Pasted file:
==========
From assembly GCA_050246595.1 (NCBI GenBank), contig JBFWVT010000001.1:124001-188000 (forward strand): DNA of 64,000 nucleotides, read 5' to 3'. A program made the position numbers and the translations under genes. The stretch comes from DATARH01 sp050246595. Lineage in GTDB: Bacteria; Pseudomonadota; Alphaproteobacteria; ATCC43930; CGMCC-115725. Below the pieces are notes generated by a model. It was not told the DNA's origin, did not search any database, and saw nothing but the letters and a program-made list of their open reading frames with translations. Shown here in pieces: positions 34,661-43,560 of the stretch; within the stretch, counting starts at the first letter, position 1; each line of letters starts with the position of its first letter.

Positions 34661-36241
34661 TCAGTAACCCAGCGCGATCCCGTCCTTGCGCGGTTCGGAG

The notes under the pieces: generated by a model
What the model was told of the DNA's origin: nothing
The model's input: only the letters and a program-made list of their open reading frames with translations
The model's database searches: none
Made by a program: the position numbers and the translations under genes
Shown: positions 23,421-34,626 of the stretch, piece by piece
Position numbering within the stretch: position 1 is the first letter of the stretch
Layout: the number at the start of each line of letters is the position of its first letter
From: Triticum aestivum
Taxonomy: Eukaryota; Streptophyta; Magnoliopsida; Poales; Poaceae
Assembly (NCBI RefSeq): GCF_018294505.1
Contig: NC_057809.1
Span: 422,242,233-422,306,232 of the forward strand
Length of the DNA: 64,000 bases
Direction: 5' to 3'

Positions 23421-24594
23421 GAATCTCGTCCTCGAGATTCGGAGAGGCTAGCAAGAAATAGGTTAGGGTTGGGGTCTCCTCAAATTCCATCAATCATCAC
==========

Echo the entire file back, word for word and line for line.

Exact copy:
From assembly GCA_050246595.1 (NCBI GenBank), contig JBFWVT010000001.1:124001-188000 (forward strand): DNA of 64,000 nucleotides, read 5' to 3'. A program made the position numbers and the translations under genes. The stretch comes from DATARH01 sp050246595. Lineage in GTDB: Bacteria; Pseudomonadota; Alphaproteobacteria; ATCC43930; CGMCC-115725. Below the pieces are notes generated by a model. It was not told the DNA's origin, did not search any database, and saw nothing but the letters and a program-made list of their open reading frames with translations. Shown here in pieces: positions 34,661-43,560 of the stretch; within the stretch, counting starts at the first letter, position 1; each line of letters starts with the position of its first letter.

Positions 34661-36241
34661 TCAGTAACCCAGCGCGATCCCGTCCTTGCGCGGTTCGGAG

The notes under the pieces: generated by a model
What the model was told of the DNA's origin: nothing
The model's input: only the letters and a program-made list of their open reading frames with translations
The model's database searches: none
Made by a program: the position numbers and the translations under genes
Shown: positions 23,421-34,626 of the stretch, piece by piece
Position numbering within the stretch: position 1 is the first letter of the stretch
Layout: the number at the start of each line of letters is the position of its first letter
From: Triticum aestivum
Taxonomy: Eukaryota; Streptophyta; Magnoliopsida; Poales; Poaceae
Assembly (NCBI RefSeq): GCF_018294505.1
Contig: NC_057809.1
Span: 422,242,233-422,306,232 of the forward strand
Length of the DNA: 64,000 bases
Direction: 5' to 3'

Positions 23421-24594
23421 GAATCTCGTCCTCGAGATTCGGAGAGGCTAGCAAGAAATAGGTTAGGGTTGGGGTCTCCTCAAATTCCATCAATCATCAC